Rheumatology News, April 1991 Guest Commentary
Rheumatology Research in the 90s By Allen C. Steere
Syphilis now has a competitor for the title
of most complex infection. Because of the neurologic
abnormalities it produces, Lyme disease is reminiscent
***Once present, the neurologic symptoms follow
a slowly progressive course, in some instances for
10 years or longer.***
Most of these patients have subtle encephalopathy
affecting the central nervous system.
They have memory difficulty, depression,
or sleep distruancesbut no seizures, myoclonus,
or changes in the level of consciousness.
They also have sensory symptoms, such as pain
in the spine, accompanied by radicular pain
in the limbs or trunk, and some havedistal
parethesias with intermittant tingling sensations
in the hands and feet.These symptoms are perilously
close to those that occur in fibromyalgia,
with the chronic fatigue syndrome, or instress-induced
syndromes-conditions that are ever so much
more common than tertiary Lyme disease.
How then does one identify the patient with chronic
neurologic abnormalities of Lyme disease?
The patients in question have characteristic
findings on laboratory evaluations as follows:
almost all were sero-positive by ELISA,
half of them had increased cerebrospinal
fluid (CSF) protein,half had evidence of
slight amounts of production of intrathecalantibody
to the spirochete, and 70% had one or more
of both abnormalities.
In addition, more than 50% had abnormal
EMGs indicating polyneuropathy affecting
both proximal and distal nerve segments,
and MRI brain scans showing areas of increased
T2 signal intensity.
In other words, many of our patients had
memory impairments on their psychological
assessments, had abnormal CSF anaysis,
frequently accompanies by EMG evidence of
an axonal neuropathy.
number of them also had intermittant
attacks of arthritis.
Combined with the evidence of immunity
to Borrelia burgdorferi, this is the clinical
picture that is most suggestive of Lyme disease.
There is some provocative information
that now suggests that Borrelia burgdorferi
infection may cause a multiple sclerosis
like picture [sic].
Dr Rudolf Ackermann in Cologne, Germany
has described 44 such patients.
So far we have seen only one: 6 years after
disease onset, the patient experienced progressive
stiffness and weakness in the muscles of his
right arm and in both legs; tendon jerks were
diffusely brisk, with bilateral ankle clonus
and Babinski sign;
and there were occasional episodes of i
MRI of the brain revealed numerous small areas
of increased T2 signal intensity in the
periventricular region on the right side.
This scan is compatible with the diagnosis
of multiple sclerosis; however, in the
case of this patient, brain stem and
auditory-evoked potentials were normal,
and he did not have myelin basic protein in CSF.
What *did*suggest Lyme disease was the fact that he
had a serum IgG antibody response to B burgdorferi of
1 to 12,800 and he had evidence of intrathecal antibody
production to the spirochete.
I want to emphasize that it is not yet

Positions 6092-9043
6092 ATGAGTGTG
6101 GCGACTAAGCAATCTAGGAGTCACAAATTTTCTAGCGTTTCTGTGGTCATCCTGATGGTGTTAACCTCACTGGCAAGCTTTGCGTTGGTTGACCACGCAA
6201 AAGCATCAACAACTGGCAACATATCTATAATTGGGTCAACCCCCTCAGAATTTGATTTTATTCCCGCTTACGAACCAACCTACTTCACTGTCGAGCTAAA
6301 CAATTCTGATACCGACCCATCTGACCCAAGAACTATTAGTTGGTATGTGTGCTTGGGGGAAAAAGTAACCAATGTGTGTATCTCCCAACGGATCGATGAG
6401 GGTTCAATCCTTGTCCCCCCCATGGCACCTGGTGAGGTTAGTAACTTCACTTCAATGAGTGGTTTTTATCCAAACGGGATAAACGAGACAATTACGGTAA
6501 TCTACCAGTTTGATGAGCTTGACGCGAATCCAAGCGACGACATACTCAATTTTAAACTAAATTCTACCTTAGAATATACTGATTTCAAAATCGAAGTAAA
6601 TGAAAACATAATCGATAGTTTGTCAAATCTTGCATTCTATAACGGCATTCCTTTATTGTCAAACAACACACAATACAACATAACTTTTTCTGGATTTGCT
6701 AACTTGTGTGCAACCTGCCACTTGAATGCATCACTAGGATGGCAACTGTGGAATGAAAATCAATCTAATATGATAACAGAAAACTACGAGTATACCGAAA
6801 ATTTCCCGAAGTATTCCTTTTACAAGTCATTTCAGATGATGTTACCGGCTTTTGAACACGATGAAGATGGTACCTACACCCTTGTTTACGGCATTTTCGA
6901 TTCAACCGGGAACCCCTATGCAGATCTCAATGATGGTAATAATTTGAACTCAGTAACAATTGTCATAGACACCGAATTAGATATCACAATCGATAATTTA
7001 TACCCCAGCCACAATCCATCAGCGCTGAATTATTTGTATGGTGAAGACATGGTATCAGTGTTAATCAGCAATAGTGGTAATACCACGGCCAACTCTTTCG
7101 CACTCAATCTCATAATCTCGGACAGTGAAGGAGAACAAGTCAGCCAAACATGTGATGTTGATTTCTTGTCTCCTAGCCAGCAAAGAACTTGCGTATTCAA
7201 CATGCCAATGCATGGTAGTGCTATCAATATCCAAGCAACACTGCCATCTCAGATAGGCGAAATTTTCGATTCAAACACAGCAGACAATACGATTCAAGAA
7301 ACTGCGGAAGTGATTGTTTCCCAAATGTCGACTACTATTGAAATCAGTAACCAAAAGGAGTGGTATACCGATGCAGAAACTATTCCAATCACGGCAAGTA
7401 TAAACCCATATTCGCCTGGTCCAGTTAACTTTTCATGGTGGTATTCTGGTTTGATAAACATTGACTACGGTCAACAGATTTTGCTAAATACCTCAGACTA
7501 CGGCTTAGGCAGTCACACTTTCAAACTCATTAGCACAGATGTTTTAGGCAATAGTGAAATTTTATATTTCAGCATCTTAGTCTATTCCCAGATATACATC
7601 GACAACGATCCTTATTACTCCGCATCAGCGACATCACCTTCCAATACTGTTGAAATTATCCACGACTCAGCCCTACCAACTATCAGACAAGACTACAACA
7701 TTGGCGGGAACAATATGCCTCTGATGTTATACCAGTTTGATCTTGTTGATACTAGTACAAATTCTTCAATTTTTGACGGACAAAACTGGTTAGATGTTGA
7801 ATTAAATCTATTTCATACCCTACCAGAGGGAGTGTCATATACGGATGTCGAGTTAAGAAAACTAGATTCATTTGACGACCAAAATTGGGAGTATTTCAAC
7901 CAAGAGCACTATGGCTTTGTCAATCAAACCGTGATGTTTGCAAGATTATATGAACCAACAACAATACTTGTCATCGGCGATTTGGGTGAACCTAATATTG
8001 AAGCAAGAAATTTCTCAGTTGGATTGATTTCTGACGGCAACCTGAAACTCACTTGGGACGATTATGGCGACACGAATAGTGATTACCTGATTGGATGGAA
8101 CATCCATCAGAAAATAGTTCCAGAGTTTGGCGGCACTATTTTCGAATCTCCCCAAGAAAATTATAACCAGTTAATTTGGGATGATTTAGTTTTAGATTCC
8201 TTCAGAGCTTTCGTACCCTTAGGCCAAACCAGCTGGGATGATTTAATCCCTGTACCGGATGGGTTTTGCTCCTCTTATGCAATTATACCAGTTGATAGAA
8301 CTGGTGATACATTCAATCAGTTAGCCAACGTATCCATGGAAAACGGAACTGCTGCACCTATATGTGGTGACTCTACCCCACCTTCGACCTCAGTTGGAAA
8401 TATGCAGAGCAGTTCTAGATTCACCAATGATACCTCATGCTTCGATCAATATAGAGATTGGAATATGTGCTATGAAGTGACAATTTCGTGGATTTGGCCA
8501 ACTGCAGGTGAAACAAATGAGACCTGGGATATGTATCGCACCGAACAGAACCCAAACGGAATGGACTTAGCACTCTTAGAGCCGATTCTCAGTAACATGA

proved that B burgdorferi causes this syndrome.
The patient could have two diseases-
Lyme disease and multiple sclerosis.
What we lack is the discovery of the
spirochete from the brain lesions or
the CSF, or perhaps proof of its presence
by polymerase chain reaction (PCR)
amplification of borrelial gene segments-
a technique that is not quite perfected
for use in Lyme disease.
***If B. burgdorferi does cause this syndrome,
it's absolutely amazing that this spirochete
would mimic not only rheumatoid arthritis (RA)
but also multiple sclerosis (MS), two of the most
puzzling and devastating autoimmune diseases.
Now I would like to proceed to the issue of seronegative
Lymedisease. I am convinced this entity exists.***
We have evaluated approximately 200
patients with late Lyme disease in the
past 2 years, and we found that nine, or 5%,
were seronegative by ELISA. This finding
coincides with the figure from Ray Dattwyler, MD,
at Stony Brook (SUNY), who first described
seronegative Lyme disease. He stressed that
this outcome is more likely to occur in
patients who receive antibiotic therapy
during the first several weeks of infection.
Indeed, six of our nine patients (67%)
did receive antibiotic therapy during the
first month of illness, a significantly
higher percentage than in our sero-positive
patients with late Lyme disease.
***I must emphasize the subtlety of the clinical
picture in these sero-negative patients.
Two had erythema migrans followed months
later by very mild episodes of arthritis
lasting only days.
Three of the patients had a subtle
resulting in some memory disturbance
accompanies by slight numbness and
tingling the extremities.
They also have CSF and EMG abnormalities.
**Two of the patients with neck pain had EMGs
that revealed cervical radiculopathy.**
The two final patients had a more generalized
pain syndrome with tender points on examination-
the clinical picture of fibromyalgia.
Three of the patients (one with arthritis
and two with neurologic abnormalities)
had only a cellular immune response to